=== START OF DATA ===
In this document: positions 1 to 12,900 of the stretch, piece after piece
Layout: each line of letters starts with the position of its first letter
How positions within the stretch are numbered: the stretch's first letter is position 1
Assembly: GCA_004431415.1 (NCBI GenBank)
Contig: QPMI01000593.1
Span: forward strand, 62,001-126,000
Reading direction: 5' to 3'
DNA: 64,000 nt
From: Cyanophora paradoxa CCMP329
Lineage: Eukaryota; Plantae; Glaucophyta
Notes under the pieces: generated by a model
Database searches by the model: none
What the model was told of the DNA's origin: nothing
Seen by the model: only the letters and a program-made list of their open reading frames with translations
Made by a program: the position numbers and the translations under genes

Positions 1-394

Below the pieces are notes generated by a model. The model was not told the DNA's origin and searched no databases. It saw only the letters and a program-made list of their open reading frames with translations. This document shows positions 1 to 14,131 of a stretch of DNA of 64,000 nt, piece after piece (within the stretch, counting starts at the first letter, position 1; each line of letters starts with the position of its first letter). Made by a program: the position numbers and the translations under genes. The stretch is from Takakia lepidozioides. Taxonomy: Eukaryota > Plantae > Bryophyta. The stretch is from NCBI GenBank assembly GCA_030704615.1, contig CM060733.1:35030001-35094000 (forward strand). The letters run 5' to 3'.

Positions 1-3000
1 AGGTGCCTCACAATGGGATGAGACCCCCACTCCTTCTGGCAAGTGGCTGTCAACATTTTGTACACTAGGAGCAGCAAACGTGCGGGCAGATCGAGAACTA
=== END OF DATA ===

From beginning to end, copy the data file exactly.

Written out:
In this document: positions 1 to 12,900 of the stretch, piece after piece
Layout: each line of letters starts with the position of its first letter
How positions within the stretch are numbered: the stretch's first letter is position 1
Assembly: GCA_004431415.1 (NCBI GenBank)
Contig: QPMI01000593.1
Span: forward strand, 62,001-126,000
Reading direction: 5' to 3'
DNA: 64,000 nt
From: Cyanophora paradoxa CCMP329
Lineage: Eukaryota; Plantae; Glaucophyta
Notes under the pieces: generated by a model
Database searches by the model: none
What the model was told of the DNA's origin: nothing
Seen by the model: only the letters and a program-made list of their open reading frames with translations
Made by a program: the position numbers and the translations under genes

Positions 1-394

Below the pieces are notes generated by a model. The model was not told the DNA's origin and searched no databases. It saw only the letters and a program-made list of their open reading frames with translations. This document shows positions 1 to 14,131 of a stretch of DNA of 64,000 nt, piece after piece (within the stretch, counting starts at the first letter, position 1; each line of letters starts with the position of its first letter). Made by a program: the position numbers and the translations under genes. The stretch is from Takakia lepidozioides. Taxonomy: Eukaryota > Plantae > Bryophyta. The stretch is from NCBI GenBank assembly GCA_030704615.1, contig CM060733.1:35030001-35094000 (forward strand). The letters run 5' to 3'.

Positions 1-3000
1 AGGTGCCTCACAATGGGATGAGACCCCCACTCCTTCTGGCAAGTGGCTGTCAACATTTTGTACACTAGGAGCAGCAAACGTGCGGGCAGATCGAGAACTA